(Of course, when I pitched this new climax to the Missus, she liked it but pointed out that it’s basically a thinly veiled fictionalization of her job situation in specific and our lives in general, albeit exaggerated to comic effect.  This, of course, never even occurred to me, once again proving that I’m possibly the least self-aware writer in the world, or at least my neighborhood.)

So anyway, why should you care about any of this, aside from the fact that I hope you think I seem like an okay guy and you’re rooting for me to succeed?  Well, if nothing else, it’s a good reminder of something to keep in mind with your own screenplays: when you hit a dead end, go back to your characters and rework from the inside out.  The people should drive the narrative, not the other way around, and more often than not, a story doesn’t work because the characters don’t work.

It’s a good thing I finally wrote that all down, ’cause god knows I forget it often enough.

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6 Comments on “Replacing the Turd (or, A Story Breakthrough)”


  1. If your new third act has anything to do with Micheal J. Fox playing guitar on Johnny B. Goode at his teenage mom and dad’s prom…it’s been done. Just thought you should know.

  2. WriterDad Says:

    DAMN IT.

  3. matt Says:

    You raise a great point, and it points to the problem most writers have before they find the magic to produce a screenplay that gets them a big break: an over-reliance on structure. My biggest problem (and I think many would agree) for years was — beats are all in the right places, but it still doesn’t work.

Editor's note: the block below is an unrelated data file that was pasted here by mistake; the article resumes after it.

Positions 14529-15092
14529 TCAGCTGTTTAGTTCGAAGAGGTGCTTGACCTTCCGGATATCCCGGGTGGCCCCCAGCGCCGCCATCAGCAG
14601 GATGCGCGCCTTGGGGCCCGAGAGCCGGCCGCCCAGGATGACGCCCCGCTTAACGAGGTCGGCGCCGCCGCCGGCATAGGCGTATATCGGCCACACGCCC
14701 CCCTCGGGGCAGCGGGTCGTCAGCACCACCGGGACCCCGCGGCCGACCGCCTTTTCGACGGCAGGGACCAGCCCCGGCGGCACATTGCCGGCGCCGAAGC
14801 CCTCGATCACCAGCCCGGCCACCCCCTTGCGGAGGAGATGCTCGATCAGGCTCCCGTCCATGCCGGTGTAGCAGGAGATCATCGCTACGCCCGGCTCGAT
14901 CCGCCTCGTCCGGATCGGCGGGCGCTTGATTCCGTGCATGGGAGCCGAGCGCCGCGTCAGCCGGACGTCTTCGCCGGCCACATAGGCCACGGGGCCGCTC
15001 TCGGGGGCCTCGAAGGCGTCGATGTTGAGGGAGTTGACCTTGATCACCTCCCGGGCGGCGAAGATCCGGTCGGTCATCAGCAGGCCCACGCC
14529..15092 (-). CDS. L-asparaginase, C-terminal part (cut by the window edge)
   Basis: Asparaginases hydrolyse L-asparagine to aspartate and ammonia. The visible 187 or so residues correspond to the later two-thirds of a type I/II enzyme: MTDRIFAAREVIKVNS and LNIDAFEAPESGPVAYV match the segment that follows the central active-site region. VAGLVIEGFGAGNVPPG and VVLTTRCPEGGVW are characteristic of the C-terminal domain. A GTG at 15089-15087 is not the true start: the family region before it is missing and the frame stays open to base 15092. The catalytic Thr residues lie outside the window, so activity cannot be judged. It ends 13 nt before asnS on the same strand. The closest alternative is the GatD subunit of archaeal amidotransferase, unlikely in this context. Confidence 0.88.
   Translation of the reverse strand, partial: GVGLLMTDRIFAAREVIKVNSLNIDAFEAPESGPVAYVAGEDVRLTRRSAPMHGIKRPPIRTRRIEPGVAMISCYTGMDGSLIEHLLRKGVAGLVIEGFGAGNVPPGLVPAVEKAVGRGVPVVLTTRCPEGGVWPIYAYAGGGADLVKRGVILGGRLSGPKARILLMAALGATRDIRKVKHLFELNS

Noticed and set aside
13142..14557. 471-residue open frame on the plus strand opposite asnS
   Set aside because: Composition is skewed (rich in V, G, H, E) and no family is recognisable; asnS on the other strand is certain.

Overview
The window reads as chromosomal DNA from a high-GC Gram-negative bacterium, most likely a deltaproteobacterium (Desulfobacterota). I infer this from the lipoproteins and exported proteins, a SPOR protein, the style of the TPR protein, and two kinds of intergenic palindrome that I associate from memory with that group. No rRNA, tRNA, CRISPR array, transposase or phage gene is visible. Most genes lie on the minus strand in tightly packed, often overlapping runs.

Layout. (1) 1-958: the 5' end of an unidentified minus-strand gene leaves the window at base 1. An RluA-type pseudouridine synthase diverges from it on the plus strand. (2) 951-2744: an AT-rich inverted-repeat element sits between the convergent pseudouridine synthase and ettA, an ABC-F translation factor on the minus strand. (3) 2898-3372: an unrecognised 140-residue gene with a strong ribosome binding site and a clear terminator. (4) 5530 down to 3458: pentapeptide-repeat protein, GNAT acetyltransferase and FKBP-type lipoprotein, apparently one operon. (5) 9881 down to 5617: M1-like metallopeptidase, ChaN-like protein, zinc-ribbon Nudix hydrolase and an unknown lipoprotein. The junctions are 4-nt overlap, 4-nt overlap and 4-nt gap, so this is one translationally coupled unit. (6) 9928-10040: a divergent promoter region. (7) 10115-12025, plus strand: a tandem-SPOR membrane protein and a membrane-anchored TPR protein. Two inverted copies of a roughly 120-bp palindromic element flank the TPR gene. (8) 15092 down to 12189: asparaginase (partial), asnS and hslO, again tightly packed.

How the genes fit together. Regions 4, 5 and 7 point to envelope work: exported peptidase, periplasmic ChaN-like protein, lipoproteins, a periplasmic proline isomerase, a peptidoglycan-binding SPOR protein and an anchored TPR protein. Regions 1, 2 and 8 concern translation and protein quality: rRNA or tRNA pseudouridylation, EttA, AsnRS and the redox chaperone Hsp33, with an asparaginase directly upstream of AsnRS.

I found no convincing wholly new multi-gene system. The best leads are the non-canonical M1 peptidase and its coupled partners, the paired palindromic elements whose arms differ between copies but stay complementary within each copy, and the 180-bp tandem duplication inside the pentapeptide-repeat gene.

It’s a sickness in screenwriting produced by what is supposed to be the narrative panacea: screenwriting books. We are taught that each beat must land on a certain page, that the end of the second act must be a low point, that every character must be passionately pursuing a goal at all costs. Now some of this is true — but it teaches writers to write from the outside in. If you write from the inside out as hard as you possibly can, you will find that your script does have a structure — every good story has a beginning, middle and an end — but the structure seems to have been dictated by the characters, not a screenwriting guru.

  4. WriterDad Says:

    Matt, I totally agree with you. I’m a big believer in structure, but now that I understand how it’s supposed to work (not that I don’t still have plenty to learn), I find myself more concerned with the people of the story rather than hitting the right beats at the right moments. It’s just as well — my mentor once told me I was more of a character guy than a plot guy anyway…

  5. Désirée Says:

    These moments are SOOO great. Don’t you feel almost divine?

    I too had a mentor once. She gave me feedback that was straight to the point without fuss. I miss her.

  6. WriterDad Says:

    Yes, I do almost feel divine… then later I reread my genius efforts and wonder what I was thinking. 🙂

    A straight-shooting mentor is definitely an advantage, if you can find one…